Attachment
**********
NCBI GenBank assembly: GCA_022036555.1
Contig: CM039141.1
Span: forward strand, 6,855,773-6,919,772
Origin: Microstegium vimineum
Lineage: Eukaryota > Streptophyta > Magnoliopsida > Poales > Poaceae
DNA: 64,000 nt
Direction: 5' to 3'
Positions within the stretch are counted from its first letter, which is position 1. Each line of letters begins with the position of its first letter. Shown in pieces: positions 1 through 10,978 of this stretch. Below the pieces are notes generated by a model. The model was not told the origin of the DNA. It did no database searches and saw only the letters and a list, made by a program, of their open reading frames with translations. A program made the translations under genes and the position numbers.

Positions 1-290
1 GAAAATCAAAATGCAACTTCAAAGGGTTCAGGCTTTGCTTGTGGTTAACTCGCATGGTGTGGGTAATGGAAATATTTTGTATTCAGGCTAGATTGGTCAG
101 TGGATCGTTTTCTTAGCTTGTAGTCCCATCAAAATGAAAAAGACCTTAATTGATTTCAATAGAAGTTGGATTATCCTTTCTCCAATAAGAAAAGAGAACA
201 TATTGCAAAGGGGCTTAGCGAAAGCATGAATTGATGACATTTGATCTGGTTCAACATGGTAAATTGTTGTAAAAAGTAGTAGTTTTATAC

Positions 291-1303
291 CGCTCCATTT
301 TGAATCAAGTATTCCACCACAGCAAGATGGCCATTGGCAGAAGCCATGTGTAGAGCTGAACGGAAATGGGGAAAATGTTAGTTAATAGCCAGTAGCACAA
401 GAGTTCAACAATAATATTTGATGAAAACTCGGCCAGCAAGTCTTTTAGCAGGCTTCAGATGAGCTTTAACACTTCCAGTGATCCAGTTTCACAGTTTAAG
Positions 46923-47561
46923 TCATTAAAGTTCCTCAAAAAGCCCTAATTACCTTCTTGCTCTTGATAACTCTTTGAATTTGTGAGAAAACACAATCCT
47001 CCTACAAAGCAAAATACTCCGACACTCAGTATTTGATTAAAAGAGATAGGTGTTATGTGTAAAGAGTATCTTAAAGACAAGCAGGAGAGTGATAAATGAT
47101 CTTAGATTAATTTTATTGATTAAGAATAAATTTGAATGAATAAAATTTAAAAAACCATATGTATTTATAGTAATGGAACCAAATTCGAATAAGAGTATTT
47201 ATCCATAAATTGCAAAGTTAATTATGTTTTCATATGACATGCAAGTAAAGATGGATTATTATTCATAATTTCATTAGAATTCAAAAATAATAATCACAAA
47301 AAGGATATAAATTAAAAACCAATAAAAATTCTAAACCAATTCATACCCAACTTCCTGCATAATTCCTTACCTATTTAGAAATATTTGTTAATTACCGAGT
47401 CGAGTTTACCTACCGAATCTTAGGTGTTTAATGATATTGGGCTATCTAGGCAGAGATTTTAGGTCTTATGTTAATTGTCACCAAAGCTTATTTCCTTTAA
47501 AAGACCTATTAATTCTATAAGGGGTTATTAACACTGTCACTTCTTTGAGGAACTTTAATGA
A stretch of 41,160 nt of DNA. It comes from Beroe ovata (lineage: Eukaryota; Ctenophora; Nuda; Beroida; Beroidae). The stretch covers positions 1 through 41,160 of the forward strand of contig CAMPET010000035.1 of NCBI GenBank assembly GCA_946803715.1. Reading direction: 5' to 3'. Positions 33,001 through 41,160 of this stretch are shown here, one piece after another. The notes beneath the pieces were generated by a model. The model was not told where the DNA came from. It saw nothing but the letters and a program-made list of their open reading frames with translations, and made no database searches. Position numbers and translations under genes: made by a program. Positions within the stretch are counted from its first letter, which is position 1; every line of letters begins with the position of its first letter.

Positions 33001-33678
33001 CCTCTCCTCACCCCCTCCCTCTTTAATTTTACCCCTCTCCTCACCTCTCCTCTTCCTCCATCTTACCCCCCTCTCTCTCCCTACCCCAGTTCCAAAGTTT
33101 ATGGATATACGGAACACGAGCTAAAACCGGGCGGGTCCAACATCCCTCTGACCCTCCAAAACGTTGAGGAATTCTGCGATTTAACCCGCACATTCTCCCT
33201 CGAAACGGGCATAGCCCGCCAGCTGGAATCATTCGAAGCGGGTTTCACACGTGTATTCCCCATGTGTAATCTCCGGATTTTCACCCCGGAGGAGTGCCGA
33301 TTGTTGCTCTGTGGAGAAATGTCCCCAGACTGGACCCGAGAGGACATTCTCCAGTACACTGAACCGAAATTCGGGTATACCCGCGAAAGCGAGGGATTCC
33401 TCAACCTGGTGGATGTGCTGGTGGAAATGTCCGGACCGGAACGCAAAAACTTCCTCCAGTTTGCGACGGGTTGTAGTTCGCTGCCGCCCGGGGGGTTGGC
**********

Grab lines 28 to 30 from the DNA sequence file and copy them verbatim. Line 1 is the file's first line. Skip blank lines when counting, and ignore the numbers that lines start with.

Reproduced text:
33101 ATGGATATACGGAACACGAGCTAAAACCGGGCGGGTCCAACATCCCTCTGACCCTCCAAAACGTTGAGGAATTCTGCGATTTAACCCGCACATTCTCCCT
33201 CGAAACGGGCATAGCCCGCCAGCTGGAATCATTCGAAGCGGGTTTCACACGTGTATTCCCCATGTGTAATCTCCGGATTTTCACCCCGGAGGAGTGCCGA
33301 TTGTTGCTCTGTGGAGAAATGTCCCCAGACTGGACCCGAGAGGACATTCTCCAGTACACTGAACCGAAATTCGGGTATACCCGCGAAAGCGAGGGATTCC